Former Maryland governor Marvin Mandel started his post-prison professional life yesterday by taking a job with a construction and development company within minutes of his home in the Annapolis area.
Mandel still must return each weeknight to the halfway house in Baltimore that will be his residence until Dec. 20, but the new job will shorten the number of hours he must spend there each day and allow him to have weekend furloughs.
"I'm delighted to be working," Mandel said outside the offices of Charles J. Cirelli & Sons, where he will be dealing with proposed real estate ventures. "I think it's going to be the kind of thing I'd like to be doing, with something going on constantly: challenges, new things, new opportunities."
Last Thursday, President Reagan commuted Mandel's three-year prison term, cutting nearly five months from the sentence of the onetime chief executive of Maryland who was convicted in 1977 on political corruption charges. Reagan set the Dec. 20 release date and also ordered Mandel's immediate transfer from a Florida prison camp to a Baltimore halfway house.
The former governor was granted a routine furlough for his first two days home, and after spending a quiet weekend with his wife, began sifting through job offers that he said had poured in from friends and strangers. He turned down an offer from Baltimore Mayor William Donald Schaefer to work as a city budget analyst, explaining later that he appreciated the offer but "had no desire to be involved with any public employment."
Instead, he took a job offered by contractor Charles Cirelli, one of his neighbors in Arnold, Md. Cirelli, according to Mandel, had talked about the offer with the former governor's wife Jeanne.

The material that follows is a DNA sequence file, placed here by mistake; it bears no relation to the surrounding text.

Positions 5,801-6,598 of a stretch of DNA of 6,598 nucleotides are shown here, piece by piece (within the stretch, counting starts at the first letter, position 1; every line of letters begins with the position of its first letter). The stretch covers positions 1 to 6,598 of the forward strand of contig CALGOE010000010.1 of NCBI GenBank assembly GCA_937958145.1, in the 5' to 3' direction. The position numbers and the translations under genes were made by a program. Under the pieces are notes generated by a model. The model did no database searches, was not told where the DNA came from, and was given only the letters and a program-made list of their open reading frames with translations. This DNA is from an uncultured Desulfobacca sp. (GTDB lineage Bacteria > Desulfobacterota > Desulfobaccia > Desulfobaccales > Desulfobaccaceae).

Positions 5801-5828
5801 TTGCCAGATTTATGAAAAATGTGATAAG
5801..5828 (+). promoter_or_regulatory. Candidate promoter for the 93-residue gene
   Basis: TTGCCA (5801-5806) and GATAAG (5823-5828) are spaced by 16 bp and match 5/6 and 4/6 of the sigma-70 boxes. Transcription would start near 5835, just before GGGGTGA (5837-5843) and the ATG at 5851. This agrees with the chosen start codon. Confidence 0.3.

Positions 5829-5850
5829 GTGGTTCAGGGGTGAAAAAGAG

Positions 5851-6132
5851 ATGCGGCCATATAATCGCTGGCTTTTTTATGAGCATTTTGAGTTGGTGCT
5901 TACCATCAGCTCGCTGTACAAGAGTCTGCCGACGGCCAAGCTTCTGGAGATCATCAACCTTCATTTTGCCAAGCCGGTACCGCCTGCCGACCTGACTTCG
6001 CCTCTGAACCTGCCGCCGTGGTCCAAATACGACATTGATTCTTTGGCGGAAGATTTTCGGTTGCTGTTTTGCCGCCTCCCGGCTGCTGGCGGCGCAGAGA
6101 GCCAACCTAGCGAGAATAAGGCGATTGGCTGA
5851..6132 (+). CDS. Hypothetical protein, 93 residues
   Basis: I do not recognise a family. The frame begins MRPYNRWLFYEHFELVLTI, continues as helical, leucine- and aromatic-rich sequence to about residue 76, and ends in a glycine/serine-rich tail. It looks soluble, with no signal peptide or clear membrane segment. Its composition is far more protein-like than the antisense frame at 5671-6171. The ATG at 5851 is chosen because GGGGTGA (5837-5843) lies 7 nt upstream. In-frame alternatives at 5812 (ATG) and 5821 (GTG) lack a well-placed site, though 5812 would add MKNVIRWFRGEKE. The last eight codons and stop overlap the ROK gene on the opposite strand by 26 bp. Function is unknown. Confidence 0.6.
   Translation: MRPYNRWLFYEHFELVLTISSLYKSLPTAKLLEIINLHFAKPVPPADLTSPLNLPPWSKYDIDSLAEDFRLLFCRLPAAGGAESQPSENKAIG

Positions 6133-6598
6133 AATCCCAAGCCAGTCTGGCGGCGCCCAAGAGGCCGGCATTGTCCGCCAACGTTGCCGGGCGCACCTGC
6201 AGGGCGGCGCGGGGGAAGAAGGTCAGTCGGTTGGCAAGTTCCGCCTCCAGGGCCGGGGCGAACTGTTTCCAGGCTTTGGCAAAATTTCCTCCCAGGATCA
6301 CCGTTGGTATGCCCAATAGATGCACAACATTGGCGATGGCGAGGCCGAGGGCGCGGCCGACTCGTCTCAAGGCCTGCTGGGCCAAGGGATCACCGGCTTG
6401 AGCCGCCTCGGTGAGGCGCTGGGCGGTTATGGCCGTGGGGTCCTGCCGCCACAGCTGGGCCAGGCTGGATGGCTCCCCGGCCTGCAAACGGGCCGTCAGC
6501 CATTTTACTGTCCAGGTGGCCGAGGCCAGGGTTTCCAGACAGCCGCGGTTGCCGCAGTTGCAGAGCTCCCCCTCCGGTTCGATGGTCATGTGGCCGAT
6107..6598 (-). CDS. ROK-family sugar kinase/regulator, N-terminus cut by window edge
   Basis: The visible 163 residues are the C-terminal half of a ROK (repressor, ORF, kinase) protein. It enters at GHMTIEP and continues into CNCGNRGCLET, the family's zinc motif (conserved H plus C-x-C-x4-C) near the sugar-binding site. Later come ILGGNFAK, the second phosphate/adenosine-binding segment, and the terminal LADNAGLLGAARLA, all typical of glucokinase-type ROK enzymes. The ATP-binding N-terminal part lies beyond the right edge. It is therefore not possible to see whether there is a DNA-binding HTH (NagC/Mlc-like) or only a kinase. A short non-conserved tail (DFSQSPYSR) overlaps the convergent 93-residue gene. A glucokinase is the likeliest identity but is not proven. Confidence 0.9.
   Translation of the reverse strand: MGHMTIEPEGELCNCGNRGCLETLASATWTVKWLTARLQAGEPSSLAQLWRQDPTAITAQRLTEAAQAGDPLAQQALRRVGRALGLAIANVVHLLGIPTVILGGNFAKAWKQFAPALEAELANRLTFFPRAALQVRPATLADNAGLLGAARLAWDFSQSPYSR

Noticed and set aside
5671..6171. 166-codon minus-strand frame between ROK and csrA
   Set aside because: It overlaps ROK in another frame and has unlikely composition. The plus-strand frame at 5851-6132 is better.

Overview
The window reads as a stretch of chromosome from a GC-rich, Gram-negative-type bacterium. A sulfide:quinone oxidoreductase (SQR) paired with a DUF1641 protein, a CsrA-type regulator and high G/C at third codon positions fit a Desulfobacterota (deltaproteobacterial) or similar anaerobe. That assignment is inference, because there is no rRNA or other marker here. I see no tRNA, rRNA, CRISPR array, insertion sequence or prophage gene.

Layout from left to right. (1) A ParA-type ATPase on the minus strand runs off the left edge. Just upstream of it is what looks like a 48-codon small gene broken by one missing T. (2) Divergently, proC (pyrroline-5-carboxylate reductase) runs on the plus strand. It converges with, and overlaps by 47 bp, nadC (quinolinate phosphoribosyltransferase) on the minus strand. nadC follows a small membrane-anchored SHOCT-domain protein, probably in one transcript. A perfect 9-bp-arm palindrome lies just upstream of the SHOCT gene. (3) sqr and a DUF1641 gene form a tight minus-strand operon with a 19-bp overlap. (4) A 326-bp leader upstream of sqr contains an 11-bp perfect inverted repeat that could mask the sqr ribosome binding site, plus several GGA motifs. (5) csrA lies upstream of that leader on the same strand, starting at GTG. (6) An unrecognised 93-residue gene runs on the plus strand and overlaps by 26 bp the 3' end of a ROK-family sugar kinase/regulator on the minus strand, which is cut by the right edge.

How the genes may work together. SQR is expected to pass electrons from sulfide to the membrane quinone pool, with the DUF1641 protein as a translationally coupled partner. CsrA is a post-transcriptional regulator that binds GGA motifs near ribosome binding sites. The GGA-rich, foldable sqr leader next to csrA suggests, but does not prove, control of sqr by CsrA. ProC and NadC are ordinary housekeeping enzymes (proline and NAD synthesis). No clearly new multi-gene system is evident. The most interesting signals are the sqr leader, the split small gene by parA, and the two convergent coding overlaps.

The Cirelli company, a family-owned operation that employs between 75 and 125 people, develops private commercial and industrial projects and bids on public projects in several counties, according to company officer Jack Leone. The company has won contracts in past years from the city of Baltimore, according to Richard Lidinsky, clerk to the city Board of Estimates.
Mandel said he spent yesterday "getting acclimated" at his new office and planned to take some files of "homework" back to the Volunteers of America halfway house, where he must return at 10 p.m. each weeknight.
The 61-year-old Mandel said that after his first few days of freedom, "I feel like a new person."
But despite the calm of his first few days back in Maryland, the former governor still has legal problems to face. The state of Maryland has accused him in a civil lawsuit of removing state-owned property from the governor's mansion when he moved out in 1977. And Mandel, currently suspended from practicing law in Maryland, will likely face disbarment proceedings based on his federal mail fraud and racketeering conviction.
The battle over the property in the governor's mansion flared last year before Mandel began his prison term. Maryland Attorney General Stephen H. Sachs accused the Mandels of taking state-owned furniture, household goods and more than $3,000 worth of liquor from the mansion after Mandel's 1977 conviction. The state filed a civil lawsuit seeking the return of the property and more than $20,000 in damages.
Mandel countered with his own lawsuit against the state. In it, he asserted that most of the furniture and bric-a-brac that state officials say he improperly carted away was actually his own property. Furthermore, Mandel contended, the state had 18 pieces of his personal property, which he wanted back.
Both cases, stalled by Mandel's imprisonment, are likely to move forward now.
As for Mandel's law license, the counsel to the Maryland Attorney Grievance Commission said the agency would file a disbarment petition with the Court of Appeals. "We plan to give the guy a couple of breathing days," said bar counsel Melvin Hirshman, "but we are planning to do our job."